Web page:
The President isn't proposing a future requirement on legal "guest workers" that he won't impose on them when they're currently Illegals.

If the President won't make a Mexican Illegal go home to Tijuana to apply for a blue card, he's not going to make an Indian go home Calcutta for renewal.


42 posted on 01/17/2004 11:04:48 AM PST by Sabertooth (Pakistani Illegal Aliens Deport Themselves - http://www.freerepublic.com/focus/f-news/1058591/posts)
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To: dirtboy
Mendacity has nothing to do with it.

Over reacting, crisis-mongeuring and unnecessary, negative projecting does, however.

43 posted on 01/17/2004 11:04:54 AM PST by PSYCHO-FREEP (Help put a RAT in the White house......vote THIRD PARTY!)
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To: Southack
Okay. You're being disengenuous. Have a nice debate.
44 posted on 01/17/2004 11:05:13 AM PST by ovrtaxt (You post like a girl.)
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To: PSYCHO-FREEP
Mendacity has nothing to do with it.

Downplaying a serious abridgement of First Amendment rights to try and make a political point fits my definition of mendacity.

Over reacting, crisis-mongeuring and unnecessary, negative projecting does, however.

So since I'm over-reacting to McCain-Feingold, perhaps you can tell my what is so wonderful about that bill. Most conservatives I read are aghast that it was passed by Congress, signed by the president and upheld by SCOTUS.

45 posted on 01/17/2004 11:07:07 AM PST by dirtboy (Howard Dean - all bike and no path)
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To: Sabertooth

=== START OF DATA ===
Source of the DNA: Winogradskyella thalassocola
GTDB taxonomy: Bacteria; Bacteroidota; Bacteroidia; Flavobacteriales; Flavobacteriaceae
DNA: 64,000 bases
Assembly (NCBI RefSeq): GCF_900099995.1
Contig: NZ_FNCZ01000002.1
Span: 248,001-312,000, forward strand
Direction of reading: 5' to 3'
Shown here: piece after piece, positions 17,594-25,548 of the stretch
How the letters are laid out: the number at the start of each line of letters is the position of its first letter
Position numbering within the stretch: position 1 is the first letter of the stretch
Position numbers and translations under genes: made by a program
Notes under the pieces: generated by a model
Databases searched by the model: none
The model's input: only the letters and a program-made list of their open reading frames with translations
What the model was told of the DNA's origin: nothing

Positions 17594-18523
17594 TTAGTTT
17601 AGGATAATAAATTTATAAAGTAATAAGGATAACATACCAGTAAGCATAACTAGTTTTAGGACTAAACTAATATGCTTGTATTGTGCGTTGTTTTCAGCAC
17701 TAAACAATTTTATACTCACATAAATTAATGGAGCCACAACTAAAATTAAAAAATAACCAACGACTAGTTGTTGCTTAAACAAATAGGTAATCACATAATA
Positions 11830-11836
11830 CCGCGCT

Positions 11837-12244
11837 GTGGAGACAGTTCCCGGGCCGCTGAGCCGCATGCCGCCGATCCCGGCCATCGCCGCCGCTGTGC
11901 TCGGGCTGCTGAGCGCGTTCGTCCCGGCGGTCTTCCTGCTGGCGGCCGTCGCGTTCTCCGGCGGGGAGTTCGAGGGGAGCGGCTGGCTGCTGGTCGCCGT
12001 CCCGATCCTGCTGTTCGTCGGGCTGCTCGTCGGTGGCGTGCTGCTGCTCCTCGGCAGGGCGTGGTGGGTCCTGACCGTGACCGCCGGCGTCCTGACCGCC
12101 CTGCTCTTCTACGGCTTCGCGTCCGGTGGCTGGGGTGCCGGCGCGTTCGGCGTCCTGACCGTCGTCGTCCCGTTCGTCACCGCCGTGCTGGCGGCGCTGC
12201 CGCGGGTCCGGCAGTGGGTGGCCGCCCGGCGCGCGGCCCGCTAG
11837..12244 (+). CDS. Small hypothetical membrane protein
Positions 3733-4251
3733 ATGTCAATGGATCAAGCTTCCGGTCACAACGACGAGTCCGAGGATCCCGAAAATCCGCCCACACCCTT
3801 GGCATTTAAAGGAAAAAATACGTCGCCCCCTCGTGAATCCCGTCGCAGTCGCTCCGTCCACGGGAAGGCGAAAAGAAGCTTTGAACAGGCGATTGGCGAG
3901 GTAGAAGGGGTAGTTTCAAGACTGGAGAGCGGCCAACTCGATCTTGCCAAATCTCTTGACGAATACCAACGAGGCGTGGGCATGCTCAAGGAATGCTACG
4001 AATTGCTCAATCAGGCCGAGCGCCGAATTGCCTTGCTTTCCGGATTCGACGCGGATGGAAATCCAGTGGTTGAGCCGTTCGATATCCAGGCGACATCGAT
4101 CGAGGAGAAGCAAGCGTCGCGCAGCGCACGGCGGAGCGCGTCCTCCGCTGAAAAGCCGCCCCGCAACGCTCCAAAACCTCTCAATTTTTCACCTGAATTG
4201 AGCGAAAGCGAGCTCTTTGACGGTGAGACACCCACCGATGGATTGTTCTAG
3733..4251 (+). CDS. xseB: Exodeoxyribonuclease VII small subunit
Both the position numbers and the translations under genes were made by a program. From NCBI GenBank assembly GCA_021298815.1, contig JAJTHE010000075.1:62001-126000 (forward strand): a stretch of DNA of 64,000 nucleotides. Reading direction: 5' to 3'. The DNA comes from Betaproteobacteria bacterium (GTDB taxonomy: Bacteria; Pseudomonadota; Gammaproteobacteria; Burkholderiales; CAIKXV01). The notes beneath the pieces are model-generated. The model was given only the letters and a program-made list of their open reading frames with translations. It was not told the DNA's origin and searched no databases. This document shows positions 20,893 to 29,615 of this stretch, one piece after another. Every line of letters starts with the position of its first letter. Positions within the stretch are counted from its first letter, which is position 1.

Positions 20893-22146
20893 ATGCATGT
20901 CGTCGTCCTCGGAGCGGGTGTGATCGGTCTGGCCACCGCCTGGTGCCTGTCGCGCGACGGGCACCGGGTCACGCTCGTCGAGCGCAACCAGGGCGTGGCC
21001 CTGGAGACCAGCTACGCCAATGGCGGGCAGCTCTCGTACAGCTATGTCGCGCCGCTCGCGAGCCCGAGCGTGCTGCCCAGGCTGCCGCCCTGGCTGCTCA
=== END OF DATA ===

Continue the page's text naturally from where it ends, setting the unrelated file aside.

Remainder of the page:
Fiscal Year 2003 Apprehension Numbers

In fiscal year 2003 (October 2002 through September 2003) the Immigration & Naturalization Service / Department of Homeland Security apprehended 1,046,422 deportable aliens in the United States.

SEX AND AGE

STATUS AT ENTRY

LENGTH OF TIME IN THE UNITED STATES

EMPLOYMENT STATUS

SMUGGLING

FALSE CLAIMS

OTHER

46 posted on 01/17/2004 11:09:06 AM PST by Marine Inspector (TANCREDO 2004)
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To: Sabertooth
Hopefully by the end of the week, I'll have the rest of 2003 put together and on my website.
47 posted on 01/17/2004 11:10:24 AM PST by Marine Inspector (TANCREDO 2004)
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To: B4Ranch
Ping.
48 posted on 01/17/2004 11:11:31 AM PST by Marine Inspector (TANCREDO 2004)
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To: Sabertooth
The False Solution:

They say that if the Bush, Cornyn, McCain et al plan is shot down in a large enough fire, there will arise from the flames a groundswell of public opinion to deport them all.

The reality is found in Bush's statement that the American public does not have the political willpower to deport them. One should realise that this is not an opinion that Bush pulled out of his hat, it a product of polling data and focus groups.

The second reality is that the left has their ideas about how the the illegals should be handled; Amnesty, as in citizenship. Whatever comes out of Congress will be a compromise and that compromise will be determined by the political power of each group.

Will you be marching down the street holding hands with PFAW?

49 posted on 01/17/2004 11:11:50 AM PST by Ben Ficklin
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To: Marine Inspector





Thanks, great post.


50 posted on 01/17/2004 11:12:35 AM PST by Sabertooth (Pakistani Illegal Aliens Deport Themselves - http://www.freerepublic.com/focus/f-news/1058591/posts)